Renovations underway at historic fort

The historic fort at Fort Atkinson, including the grounds and museum, is closed temporarily as much-needed repairs started.

A public open house was held March 22 to outline the project, which includes tuckpointing, structural repairs and extensive masonry work.

The Iowa Department of Natural Resources (DNR) currently manages the historic site, which includes a barracks, gunpowder house, and more significant artifacts.

The ongoing repairs are being funded, in part, through a grant from the National Park Service Save America’s Treasures program and from Friends of Fort Atkinson. 

Kenneth Howe, an engineer with the DNR, and Detra Dettmann, NE District Supervisor for the DNR, were on hand to explain the repairs underway for the historic structures at the preserve and answer questions from those in attendance at the open house.

Dettmann said the first step of the repair project began several years ago with a condition assessment; and now the contractors will address the issues found in that assessment for the preservation project. The firm Wiss, Janney, Elstner Associates Inc., was hired to complete the assessment. The Chicago-based firm specializes in historic structures.

Among the renovations planned at the Fort are replacing flooring, installing water mitigation and drainage systems and replacing windows in the North Barracks. The blockhouse project includes mortar joint repairs, as well as wall, door, and roof repairs and replacement.

Contracts for the second phase of the project were awarded to TNT Tuckpointing and Building Restoration LLC of Stockton and David Wadsworth of Decorah, whose firm specializes in sustainable construction.

A mid-July completion date is estimated for the repairs.

Organizers of the Rendezvous Days at historic Fort Atkinson said they hope the project is completed well in advance of the annual festival, which is scheduled during the last full weekend in September. The Rendezvous recreates life on the 1840s Iowa frontier with authentic buckskinners, U.S. Army dragoons, black powder shoots, crafts, demonstrations and more. For many, it is one of the most popular tourist attractions in the Driftless region.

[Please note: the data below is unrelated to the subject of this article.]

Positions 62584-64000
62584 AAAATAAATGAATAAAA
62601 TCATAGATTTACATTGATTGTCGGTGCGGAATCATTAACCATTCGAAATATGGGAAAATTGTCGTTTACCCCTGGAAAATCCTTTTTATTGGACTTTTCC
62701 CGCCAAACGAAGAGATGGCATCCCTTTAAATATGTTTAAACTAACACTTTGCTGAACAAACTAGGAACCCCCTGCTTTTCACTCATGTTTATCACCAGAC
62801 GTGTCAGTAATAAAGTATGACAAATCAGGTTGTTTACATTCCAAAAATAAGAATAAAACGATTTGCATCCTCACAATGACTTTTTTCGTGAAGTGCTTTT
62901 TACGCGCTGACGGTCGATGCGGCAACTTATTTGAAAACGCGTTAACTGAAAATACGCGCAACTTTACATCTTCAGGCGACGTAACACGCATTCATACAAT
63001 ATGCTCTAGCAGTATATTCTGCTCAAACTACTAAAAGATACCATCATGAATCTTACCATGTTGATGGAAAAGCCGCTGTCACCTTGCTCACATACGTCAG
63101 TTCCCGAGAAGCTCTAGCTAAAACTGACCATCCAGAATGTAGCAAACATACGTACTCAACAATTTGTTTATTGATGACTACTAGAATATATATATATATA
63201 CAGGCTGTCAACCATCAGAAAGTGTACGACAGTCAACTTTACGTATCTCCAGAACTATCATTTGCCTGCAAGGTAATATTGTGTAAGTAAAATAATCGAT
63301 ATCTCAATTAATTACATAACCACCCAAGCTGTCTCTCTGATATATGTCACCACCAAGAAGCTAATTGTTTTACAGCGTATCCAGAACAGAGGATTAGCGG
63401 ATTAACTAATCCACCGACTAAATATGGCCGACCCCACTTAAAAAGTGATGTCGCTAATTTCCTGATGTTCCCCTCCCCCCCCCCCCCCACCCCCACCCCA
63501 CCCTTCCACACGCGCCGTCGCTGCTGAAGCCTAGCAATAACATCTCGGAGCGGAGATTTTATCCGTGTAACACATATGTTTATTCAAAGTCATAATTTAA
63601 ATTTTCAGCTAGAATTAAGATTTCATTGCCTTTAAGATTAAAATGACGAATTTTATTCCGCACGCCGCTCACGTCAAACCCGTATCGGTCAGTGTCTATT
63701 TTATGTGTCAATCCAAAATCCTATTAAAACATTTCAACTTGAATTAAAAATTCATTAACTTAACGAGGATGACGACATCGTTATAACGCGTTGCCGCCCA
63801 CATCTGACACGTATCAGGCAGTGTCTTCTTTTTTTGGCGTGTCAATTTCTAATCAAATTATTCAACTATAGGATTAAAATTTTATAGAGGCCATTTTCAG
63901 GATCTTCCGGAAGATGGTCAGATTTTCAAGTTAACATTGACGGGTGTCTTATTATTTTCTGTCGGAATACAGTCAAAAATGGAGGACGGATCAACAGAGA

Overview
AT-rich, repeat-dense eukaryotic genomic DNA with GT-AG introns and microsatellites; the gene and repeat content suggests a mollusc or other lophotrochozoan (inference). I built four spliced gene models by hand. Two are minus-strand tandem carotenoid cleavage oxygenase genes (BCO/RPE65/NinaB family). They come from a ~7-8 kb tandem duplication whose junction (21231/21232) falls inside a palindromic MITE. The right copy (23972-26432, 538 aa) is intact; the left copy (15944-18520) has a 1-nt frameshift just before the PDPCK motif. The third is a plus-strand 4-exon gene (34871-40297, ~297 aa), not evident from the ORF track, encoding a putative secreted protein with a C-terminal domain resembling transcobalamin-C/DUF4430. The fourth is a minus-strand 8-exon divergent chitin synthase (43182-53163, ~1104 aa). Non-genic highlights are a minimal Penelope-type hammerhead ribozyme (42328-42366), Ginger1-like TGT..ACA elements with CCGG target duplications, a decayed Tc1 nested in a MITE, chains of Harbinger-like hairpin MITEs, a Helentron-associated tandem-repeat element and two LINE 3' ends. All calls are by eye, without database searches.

Historical site

The U.S. Army began construction of the fort at Ft. Atkinson on May 31, 1840, by establishing a camp at the site. The fort was meant to provide neutral territory for interactions with the Winnebago People as they were resettled from Wisconsin into northeast Iowa. Resettlement played prominently in U.S. policy in the 1800s; Ft. Atkinson is historically significant in understanding the negative treatment of Native Peoples in American history.

Completed in 1842, the fort included 24 buildings and a stockade wall. Fourteen additional buildings outside the wall completed the fort. On June 20, 1846, the U.S. Army re-assigned regular army troops out of Fort Atkinson to fight in the war with Mexico. On July 15, 1846, Iowa volunteers staffed the fort and continued to carry out their duties until the post was abandoned after the Winnebago People were again removed from the area. The last company of infantry marched out of its gates on Feb. 14, 1849.

As early as 1900, Northeast Iowa residents recognized the significance of Ft. Atkinson and worked to protect the site. In 1921 the State of Iowa took ownership of the property and established it as part of the state park system.

To check on the progress of the 2024 renovations, visit the Iowa DNR website at

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